Chokwe, Mozambique

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This article is about the city of Chokwe in Mozambique. For the Central African ethnic group, see Chokwe.
Chokwe
Chokwe is located in Mozambique
Chokwe
Chokwe
Coordinates: 24°31′31″S 33°0′31″E / 24.52528°S 33.00861°E / -24.52528; 33.00861Coordinates: 24°31′31″S 33°0′31″E / 24.52528°S 33.00861°E / -24.52528; 33.00861
Country  Mozambique
Provinces Gaza Province
Population (2008)
 • Total 61 666

Chokwé, and earlier known as Vila Trigo de Morais, is a rural town and capital of Chokwe District in the province of Gaza in Mozambique. It is located about 230 km north of the capital city of Maputo. This agricultural town is noted for its tomatoes.[1]

Economy[edit]

Chokwe lies in the mixed farming zone on the southern side of the Limpopo river. There has been recent immigration of cattle and people into this relatively safe town and district from surrounding areas affected by the war, and concentration of a previously more scattered population into villages on the edge of a large irrigation scheme. This has caused many cattle to die of hunger in the dry season.[2]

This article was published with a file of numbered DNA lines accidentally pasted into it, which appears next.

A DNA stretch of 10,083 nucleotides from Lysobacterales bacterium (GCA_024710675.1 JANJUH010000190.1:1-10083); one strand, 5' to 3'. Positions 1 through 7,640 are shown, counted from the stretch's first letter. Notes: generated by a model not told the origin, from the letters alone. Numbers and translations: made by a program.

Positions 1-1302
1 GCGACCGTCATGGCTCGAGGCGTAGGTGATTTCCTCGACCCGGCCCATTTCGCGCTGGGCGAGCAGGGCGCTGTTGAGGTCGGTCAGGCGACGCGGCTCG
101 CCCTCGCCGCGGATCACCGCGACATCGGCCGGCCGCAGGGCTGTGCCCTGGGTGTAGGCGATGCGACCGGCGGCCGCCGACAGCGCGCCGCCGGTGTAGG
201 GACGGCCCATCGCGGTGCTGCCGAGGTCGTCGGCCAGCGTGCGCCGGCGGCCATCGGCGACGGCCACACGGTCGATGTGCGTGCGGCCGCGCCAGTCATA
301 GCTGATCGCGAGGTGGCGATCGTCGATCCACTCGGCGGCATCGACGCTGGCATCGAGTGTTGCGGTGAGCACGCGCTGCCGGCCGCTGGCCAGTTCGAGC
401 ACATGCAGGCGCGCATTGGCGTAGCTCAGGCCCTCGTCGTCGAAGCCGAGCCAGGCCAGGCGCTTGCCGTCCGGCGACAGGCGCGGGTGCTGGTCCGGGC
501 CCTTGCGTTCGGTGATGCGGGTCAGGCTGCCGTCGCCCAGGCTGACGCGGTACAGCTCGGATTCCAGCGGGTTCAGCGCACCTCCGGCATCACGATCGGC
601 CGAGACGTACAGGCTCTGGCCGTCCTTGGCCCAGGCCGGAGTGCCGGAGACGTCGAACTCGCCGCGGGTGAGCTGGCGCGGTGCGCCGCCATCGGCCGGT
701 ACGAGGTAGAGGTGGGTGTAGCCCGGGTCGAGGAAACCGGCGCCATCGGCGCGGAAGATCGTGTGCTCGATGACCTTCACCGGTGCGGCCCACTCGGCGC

Floods of 2010 and 2013[edit]

Despite the relative safety, in 2000 the town and its surroundings were particularly hard hit by rising flood waters from the Limpopo River.

In 2013, the city "was devastated by the flooding of the Limpopo River. Most of its 70,000 residents escaped with whatever they could grab." Many evacuated to the Chiaquelane accommodation center.[3][4][5]

Demographics[edit]

Year Population[6]
1997 51 635
2008 61 666

Transport[edit]

Chokwe is served by a station on the southern line of Mozambique Railways.

See also[edit]

References[edit]

  1. ^ http://allafrica.com/stories/200008080305.html
  2. ^ Timberlake, J., Livestock production systems in Chokwe, southern Mozambique, UNDP/FAO, Land and Water Department, National Agronomic Research Institute (INIA) in Maputo
  3. ^ "Stewart Sukuma, UNICEF Goodwill Ambassador, visits flood victims in Mozambique". UNICEF Mozambique - Voices. 2013-01-27. Retrieved 2014-06-08. 
  4. ^ "Fleeing the Floods in Mozambique". UNICEF USA Blog. Retrieved 2014-06-08. 
  5. ^ "Visiting Chiaquelane's Medical Tent - Mozambique". ReliefWeb. 2013-01-31. Retrieved 2014-06-08. 
  6. ^ "Mozambique: largest cities and towns and statistics of their population". World Gazetteer. Retrieved 2008-06-18. 

External links[edit]